Prexasertib, an investigational kinase inhibitor of checkpoint kinases 1 and 2, demonstrates promising activity in patients with BRCA wild type sporadic high-grade serous ovarian cancer, according to a study presented at the European Society for Medical Oncology (ESMO) 2016 Congress.1
Checkpoint kinases 1 and 2 are involved in cell cycle regulation in tumors with p53 dysfunction, such as high-grade serous ovarian cancer. Prexasertib has shown preliminary activity in patients with cancer in phase 1 trials; researchers evaluated efficacy of prexasertib in a subpopulation with high-grade serous ovarian cancer.
For the phase 2 trial (ClinicalTrials.gov Identifier: NCT02203513), investigators enrolled patients with recurrent sporadic high-grade serous ovarian cancer who tested negative for a BRCA mutation or had a negative family history of breast and ovarian cancer syndrome (cohort 1) or with a deleterious germline BRCA1/2 mutation (cohort 2). Median number of prior therapies was 5 and 7, respectively.
So far, 15 patients with sporadic high-grade serous ovarian cancer and 7 with germline BRCA mutation-associated ovarian cancer have been treated with prexasertib monotherapy.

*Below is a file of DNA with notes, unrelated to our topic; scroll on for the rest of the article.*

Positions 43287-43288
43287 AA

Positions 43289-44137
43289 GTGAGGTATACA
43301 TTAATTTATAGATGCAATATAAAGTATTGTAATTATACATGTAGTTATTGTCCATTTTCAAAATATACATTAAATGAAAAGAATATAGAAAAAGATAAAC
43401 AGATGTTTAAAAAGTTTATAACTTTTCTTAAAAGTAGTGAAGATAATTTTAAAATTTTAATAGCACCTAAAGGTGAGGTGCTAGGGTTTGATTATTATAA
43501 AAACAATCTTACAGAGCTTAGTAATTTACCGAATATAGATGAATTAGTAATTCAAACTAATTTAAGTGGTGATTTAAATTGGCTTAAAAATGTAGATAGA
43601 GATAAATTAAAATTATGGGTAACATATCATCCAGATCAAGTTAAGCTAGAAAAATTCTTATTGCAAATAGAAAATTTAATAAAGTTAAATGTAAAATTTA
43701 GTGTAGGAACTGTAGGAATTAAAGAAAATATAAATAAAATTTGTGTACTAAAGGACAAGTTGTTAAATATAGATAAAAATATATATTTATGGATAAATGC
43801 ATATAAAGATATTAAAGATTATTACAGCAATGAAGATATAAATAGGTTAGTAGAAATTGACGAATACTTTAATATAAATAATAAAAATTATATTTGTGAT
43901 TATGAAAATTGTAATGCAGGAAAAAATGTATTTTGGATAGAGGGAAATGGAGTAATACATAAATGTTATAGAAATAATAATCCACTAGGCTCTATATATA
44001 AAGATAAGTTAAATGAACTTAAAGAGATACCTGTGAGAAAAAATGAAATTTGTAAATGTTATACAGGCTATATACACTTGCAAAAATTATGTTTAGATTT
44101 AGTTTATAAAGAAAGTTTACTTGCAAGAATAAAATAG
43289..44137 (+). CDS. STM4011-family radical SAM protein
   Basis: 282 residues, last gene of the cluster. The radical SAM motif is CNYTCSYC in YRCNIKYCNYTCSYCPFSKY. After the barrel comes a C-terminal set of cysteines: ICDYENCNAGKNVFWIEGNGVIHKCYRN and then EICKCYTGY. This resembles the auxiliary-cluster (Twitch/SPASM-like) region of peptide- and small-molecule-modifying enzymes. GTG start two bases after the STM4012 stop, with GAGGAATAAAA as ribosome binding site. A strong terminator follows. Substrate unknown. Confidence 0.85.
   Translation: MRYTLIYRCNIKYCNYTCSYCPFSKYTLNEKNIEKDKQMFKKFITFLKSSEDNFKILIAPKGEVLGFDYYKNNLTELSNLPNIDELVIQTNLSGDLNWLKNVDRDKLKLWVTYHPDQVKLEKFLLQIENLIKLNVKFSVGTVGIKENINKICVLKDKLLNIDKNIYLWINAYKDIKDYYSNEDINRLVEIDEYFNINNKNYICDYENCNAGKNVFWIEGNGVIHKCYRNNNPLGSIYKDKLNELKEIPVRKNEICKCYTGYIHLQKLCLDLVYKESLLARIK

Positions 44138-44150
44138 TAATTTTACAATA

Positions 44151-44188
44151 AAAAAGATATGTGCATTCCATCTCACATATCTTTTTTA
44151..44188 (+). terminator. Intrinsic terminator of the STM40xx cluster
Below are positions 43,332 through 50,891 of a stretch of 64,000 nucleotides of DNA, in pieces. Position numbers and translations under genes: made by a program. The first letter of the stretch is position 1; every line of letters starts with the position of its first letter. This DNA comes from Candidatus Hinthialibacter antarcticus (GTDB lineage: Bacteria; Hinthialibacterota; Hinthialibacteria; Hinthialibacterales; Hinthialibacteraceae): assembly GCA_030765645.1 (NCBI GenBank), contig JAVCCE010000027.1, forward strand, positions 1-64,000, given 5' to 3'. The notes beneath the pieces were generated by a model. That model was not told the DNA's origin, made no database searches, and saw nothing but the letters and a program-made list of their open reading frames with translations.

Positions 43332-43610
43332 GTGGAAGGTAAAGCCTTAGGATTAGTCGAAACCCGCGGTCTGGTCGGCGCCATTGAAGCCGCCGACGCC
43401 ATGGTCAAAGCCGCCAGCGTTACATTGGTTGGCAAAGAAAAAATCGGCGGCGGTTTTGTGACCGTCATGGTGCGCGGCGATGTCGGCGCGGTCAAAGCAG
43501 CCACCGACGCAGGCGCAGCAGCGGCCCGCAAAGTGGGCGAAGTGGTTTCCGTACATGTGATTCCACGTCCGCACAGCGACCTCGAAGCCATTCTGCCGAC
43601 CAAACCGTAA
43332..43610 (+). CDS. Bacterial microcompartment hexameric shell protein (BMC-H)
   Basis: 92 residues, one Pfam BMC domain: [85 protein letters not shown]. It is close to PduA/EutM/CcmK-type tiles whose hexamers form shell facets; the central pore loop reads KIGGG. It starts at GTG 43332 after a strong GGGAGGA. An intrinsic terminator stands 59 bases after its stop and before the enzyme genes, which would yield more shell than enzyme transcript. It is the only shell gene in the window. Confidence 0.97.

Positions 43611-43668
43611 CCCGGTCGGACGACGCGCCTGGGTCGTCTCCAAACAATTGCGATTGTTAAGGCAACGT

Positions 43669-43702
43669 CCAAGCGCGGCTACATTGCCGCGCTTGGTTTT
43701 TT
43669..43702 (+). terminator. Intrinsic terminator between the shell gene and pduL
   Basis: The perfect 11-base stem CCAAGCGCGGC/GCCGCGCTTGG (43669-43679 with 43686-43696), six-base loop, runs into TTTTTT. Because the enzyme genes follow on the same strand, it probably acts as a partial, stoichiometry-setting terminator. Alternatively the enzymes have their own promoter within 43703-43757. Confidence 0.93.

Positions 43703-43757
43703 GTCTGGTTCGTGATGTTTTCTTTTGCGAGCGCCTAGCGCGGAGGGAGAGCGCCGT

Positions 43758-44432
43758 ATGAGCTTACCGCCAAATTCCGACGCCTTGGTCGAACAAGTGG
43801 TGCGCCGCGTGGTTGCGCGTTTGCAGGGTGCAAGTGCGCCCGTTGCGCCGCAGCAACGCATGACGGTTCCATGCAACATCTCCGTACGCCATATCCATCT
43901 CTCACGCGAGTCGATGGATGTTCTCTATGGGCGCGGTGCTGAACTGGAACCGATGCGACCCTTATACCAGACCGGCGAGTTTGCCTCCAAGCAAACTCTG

The objective response rate was 38% among the 13 evaluable patients in cohort 1. Of those, 2 had platinum-sensitive disease and 3 had platinum-resistant disease. Four of the evaluable 6 patients in cohort 2 achieved stable disease for 4 months or greater, but no patients had a response to treatment.
The most common grade 3 to 4 treatment-emergent adverse events were neutropenia, thrombocytopenia, febrile neutropenia, and diarrhea. Thirteen patients required growth factor support to treat febrile neutropenia or to minimize the risk for treatment interruptions.
- Lee J, Karzai FH, Zimmer A, et al. A phase II study of the cell cycle checkpoint kinases 1 and 2 inhibitor (LY26063368; prexasertib monomesylate monohydrate) in sporadic high-grade serous ovarian cancer (HGSOC) and germline BRCA mutation-associated ovarian cancer (gBRCAm+ OvCa). Paper presented at: European Society for Medical Oncology (ESMO) 2016 Congress; October 7-11, 2016; Copenhagen, Denmark.